Last week I focused on normalizing data fields. How did you do? Were you able to set standards for your data fields? Did you go in and do some house cleaning? If so, you are now WAY ahead of the game!
Even if you don’t have a huge amount of data on your contacts, having pre-determined standards will establish good habits that will benefit you for years to come.
This week, we are going to explore populating your contact database with more information. This doesn’t have to be done all at once and should be a well thought out process. No grumbling here – it’s not that hard!
Step 1: Determine your goals
- What do you want to accomplish? Is it sending a holiday card campaign?
- Is it recognizing high volume clients or large donors?
- Are you hosting an event and need to send invitations to a specific region?
Whatever your goals, this will determine the data for which you should begin your focus.
Step 2: Look at the data you do have
- Do you have an email service?
- If so, then you have email addresses. I have worked with organizations where that is all they had.
- Do you have names of people?
- If so, be sure that first name and last name are kept in separate fields.
Step 3: Outline the fields you need now and those you can ask for later
In Step 1, we talked about determining your goals. Once you see what information you do have, you can begin to create a roadmap that will outline the information you need to gather. If it is a localized event, then address will be a high priority. If it is a specific event to a specific job type, then job roles and company departments will also be important. If you are marketing to your high donors, then financial information will become important to include in their record (you can’t ask for that, but you can record it), as well as ensuring their name, title and any suffixes are accurate. You wouldn’t want a high donor’s name to be misspelled in a thank you campaign!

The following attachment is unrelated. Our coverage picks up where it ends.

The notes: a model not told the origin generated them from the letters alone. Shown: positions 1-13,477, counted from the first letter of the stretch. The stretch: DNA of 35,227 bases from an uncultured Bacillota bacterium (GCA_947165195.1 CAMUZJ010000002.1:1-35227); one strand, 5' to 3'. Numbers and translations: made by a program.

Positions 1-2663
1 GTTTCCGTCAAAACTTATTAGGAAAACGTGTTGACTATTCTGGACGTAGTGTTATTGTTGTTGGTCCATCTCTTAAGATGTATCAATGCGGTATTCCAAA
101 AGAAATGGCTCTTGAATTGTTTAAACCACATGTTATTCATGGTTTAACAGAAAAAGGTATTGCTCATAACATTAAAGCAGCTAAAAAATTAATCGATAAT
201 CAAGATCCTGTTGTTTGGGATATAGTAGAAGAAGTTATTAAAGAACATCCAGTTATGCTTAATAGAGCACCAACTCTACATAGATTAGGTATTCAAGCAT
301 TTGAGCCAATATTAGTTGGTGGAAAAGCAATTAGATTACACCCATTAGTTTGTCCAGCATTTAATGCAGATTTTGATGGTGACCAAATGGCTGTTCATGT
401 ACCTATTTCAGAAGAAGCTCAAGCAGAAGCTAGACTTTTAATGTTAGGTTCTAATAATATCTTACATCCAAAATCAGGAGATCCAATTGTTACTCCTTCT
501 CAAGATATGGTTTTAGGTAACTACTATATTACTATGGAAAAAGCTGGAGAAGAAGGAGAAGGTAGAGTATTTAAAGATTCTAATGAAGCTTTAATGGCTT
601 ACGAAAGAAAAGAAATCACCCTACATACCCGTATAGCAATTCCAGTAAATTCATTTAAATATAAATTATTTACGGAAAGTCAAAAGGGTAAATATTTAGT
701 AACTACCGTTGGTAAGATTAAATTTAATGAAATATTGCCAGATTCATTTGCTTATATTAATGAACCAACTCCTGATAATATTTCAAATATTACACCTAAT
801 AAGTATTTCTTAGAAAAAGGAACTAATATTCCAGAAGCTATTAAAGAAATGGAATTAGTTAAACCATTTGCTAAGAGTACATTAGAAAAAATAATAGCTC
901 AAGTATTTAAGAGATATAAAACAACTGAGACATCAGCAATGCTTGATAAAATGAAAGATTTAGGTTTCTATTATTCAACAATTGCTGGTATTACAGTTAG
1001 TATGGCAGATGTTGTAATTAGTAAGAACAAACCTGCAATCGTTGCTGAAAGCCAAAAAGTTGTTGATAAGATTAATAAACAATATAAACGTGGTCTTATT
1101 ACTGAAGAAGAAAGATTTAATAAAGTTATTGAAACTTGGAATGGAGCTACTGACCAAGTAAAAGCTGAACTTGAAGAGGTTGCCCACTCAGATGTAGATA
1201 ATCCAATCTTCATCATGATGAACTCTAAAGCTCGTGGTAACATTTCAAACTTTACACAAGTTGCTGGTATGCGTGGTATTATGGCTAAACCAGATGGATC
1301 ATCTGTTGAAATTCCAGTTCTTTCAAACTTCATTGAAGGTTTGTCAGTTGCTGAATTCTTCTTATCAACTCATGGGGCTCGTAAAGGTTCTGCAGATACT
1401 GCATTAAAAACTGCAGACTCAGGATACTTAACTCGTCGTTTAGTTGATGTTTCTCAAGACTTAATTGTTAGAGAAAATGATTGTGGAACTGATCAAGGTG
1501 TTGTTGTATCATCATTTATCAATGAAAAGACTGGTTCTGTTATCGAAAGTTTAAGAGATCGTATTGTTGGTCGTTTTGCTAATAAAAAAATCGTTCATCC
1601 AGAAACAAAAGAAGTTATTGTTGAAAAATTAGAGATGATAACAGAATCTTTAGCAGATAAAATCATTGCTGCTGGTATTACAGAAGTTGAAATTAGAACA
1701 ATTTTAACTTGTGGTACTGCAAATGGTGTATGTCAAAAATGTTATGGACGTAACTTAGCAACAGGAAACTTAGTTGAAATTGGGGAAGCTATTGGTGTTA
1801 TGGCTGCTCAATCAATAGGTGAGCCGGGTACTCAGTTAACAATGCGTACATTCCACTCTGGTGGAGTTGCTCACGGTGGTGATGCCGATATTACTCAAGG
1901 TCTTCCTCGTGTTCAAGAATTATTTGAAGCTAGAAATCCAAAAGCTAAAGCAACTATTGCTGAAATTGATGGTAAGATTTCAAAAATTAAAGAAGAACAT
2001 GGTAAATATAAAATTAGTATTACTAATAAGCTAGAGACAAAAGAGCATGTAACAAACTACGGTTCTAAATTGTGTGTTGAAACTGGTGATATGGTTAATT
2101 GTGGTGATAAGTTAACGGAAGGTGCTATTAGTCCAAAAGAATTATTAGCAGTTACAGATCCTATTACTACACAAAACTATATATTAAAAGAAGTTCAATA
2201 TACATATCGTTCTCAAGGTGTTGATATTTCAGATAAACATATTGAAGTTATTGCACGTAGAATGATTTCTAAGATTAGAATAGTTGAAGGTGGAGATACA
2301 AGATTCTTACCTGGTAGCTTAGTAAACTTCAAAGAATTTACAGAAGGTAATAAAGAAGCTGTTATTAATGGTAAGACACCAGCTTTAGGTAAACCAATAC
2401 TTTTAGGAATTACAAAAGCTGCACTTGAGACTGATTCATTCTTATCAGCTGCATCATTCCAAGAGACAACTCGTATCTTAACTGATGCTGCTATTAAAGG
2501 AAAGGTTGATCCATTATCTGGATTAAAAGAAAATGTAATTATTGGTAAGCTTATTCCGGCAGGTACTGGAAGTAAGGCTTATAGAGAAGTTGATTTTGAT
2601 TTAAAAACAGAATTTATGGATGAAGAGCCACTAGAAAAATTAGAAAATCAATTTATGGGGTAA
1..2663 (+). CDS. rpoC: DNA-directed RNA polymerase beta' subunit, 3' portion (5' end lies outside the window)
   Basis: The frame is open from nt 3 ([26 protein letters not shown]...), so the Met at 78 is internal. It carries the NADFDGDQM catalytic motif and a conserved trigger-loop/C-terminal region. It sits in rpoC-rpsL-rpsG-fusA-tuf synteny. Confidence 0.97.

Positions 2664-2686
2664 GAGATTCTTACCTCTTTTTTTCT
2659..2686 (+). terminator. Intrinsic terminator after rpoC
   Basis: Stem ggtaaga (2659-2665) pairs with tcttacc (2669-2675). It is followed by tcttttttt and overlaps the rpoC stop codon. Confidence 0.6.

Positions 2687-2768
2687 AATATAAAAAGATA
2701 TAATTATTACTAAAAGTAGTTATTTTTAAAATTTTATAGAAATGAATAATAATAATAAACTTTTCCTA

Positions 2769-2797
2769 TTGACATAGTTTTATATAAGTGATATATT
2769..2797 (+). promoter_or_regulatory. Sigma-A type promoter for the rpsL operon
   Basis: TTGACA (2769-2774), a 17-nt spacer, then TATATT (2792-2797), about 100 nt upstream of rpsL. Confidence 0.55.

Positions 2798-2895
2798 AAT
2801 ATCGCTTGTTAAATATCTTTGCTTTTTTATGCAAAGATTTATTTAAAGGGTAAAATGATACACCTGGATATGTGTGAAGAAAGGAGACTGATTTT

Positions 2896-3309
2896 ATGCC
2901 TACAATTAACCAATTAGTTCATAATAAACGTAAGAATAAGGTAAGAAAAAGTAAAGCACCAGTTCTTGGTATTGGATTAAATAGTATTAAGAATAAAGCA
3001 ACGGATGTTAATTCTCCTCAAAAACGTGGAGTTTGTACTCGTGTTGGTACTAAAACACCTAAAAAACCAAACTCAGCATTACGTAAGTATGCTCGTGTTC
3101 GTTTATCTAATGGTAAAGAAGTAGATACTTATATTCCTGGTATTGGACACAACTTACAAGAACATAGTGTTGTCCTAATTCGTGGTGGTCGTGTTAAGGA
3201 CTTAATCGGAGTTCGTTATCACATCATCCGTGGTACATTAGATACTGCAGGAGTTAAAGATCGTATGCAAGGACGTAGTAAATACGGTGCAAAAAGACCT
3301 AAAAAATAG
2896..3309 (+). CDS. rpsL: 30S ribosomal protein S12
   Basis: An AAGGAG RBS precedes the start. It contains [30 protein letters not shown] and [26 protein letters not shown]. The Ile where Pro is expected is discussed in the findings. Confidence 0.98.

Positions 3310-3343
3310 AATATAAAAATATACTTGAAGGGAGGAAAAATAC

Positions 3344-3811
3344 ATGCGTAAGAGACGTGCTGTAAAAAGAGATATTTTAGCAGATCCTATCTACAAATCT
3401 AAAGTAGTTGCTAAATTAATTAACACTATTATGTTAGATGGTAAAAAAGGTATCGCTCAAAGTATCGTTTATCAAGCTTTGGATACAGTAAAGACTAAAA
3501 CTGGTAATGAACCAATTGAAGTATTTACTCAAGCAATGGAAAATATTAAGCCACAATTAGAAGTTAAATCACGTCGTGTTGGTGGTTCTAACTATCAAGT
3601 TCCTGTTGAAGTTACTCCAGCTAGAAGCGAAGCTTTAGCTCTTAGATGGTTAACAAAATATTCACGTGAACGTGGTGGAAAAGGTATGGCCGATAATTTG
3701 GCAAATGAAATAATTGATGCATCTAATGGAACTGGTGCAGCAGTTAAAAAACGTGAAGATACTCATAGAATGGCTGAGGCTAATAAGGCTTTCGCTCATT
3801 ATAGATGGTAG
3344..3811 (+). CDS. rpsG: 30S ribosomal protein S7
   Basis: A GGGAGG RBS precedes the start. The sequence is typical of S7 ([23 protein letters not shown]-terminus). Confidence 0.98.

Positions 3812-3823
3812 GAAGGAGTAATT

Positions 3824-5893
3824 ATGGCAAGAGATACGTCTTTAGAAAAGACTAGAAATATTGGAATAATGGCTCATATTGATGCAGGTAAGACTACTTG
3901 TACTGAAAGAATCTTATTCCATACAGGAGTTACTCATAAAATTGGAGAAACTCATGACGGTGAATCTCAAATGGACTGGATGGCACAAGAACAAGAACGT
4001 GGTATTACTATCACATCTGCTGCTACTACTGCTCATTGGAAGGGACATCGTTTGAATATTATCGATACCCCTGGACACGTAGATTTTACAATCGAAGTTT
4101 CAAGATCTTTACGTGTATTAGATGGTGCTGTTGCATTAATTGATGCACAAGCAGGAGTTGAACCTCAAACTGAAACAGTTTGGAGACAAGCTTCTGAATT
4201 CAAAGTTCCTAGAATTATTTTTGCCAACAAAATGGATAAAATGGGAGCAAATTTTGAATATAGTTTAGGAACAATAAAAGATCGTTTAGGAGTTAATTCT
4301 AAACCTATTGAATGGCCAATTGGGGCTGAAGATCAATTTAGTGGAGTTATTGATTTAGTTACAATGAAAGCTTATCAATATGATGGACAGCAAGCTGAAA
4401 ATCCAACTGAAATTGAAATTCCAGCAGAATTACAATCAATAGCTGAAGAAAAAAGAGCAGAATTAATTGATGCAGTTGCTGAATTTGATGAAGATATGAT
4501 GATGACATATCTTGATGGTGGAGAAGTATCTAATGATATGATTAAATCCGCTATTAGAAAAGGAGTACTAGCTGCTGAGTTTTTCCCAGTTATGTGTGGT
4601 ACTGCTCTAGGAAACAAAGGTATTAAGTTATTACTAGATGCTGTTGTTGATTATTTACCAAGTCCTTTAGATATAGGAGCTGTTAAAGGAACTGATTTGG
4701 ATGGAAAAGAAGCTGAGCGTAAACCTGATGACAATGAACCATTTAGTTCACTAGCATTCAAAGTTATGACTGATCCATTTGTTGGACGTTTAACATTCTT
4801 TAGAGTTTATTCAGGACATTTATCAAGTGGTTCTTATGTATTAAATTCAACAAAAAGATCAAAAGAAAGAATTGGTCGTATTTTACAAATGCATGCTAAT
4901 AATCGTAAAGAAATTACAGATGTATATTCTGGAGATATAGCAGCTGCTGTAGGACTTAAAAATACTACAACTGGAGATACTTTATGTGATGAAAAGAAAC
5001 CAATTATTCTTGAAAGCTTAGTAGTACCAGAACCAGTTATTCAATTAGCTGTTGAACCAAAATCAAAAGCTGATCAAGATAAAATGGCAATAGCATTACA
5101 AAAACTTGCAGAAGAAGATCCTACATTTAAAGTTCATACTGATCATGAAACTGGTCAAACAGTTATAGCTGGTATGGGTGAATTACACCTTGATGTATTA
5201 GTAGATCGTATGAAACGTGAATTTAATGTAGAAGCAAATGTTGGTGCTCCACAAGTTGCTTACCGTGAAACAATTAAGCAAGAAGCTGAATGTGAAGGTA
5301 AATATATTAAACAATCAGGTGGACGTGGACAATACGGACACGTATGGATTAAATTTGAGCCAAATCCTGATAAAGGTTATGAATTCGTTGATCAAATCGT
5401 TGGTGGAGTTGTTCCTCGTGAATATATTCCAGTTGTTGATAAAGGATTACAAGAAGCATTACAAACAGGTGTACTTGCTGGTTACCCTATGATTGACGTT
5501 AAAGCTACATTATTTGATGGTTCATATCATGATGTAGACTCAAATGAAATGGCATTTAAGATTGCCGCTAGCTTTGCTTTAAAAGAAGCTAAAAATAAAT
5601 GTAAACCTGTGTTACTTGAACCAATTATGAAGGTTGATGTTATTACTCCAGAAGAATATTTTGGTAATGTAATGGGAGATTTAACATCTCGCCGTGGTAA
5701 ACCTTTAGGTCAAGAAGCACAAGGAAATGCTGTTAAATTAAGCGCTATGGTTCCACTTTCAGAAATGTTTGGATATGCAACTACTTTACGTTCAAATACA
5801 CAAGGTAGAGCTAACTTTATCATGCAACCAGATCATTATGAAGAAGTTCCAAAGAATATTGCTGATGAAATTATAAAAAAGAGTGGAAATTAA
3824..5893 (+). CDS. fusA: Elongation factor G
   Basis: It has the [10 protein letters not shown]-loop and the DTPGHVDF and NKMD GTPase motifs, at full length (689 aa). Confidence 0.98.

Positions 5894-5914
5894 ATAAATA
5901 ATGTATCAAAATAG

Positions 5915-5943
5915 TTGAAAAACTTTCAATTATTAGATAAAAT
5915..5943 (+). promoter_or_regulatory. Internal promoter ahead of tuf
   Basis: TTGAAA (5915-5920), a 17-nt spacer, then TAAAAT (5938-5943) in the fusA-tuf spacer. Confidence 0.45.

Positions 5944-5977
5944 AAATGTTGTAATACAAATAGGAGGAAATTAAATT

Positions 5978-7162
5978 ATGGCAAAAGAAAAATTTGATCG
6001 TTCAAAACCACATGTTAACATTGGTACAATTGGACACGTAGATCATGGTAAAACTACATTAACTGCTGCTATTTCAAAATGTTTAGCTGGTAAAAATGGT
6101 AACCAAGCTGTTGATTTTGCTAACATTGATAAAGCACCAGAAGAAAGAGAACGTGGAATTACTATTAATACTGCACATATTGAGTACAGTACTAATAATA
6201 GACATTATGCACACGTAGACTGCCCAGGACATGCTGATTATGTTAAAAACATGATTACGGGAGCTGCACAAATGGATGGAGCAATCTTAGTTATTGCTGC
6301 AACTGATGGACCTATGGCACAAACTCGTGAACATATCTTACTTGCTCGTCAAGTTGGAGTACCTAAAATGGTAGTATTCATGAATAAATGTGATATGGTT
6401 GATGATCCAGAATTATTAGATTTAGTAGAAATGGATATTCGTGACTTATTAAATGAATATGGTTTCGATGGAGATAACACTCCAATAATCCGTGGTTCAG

Step 4: Determine how to ask for more information
If all you have are email addresses, then I recommend sending an email to your database asking them to update their profile information. When you do a request of this type, be prepared for unsubscribes – they will happen. Below is an example of a campaign I have used for a client in the past. In fact, we now do this annually to keep the information clean and accurate:
The big red “UPDATE PROFILE” button links to a unique code to the receiver’s profile. Each field where we have information in our system populates automatically (like a mail merge). The fields with no information will default to say, “Could you please update this for us? Click below.”
One note about this tactic – if you gather email addresses from an event and upload them into your database, and then only do sporadic emails to them (if you’ve sent anything at all), you may want to preface your request for their updated profile with a brief message reminding them of who you are and why you wish to stay in touch. Value proposition is very important to the recipient. It clarifies their WIIFM (“What’s In It For Me”).
It all comes down to taking a holistic approach to your marketing strategy, setting goals, determining what information you need to reach those goals, then putting a campaign into action that will get you there.
Next week, “Out of the House Data Collection.” How to collect data when at an event.
Do you need assistance setting up a campaign to collect contact data? We can help. CONTACT US for information on our Data Integrity Program.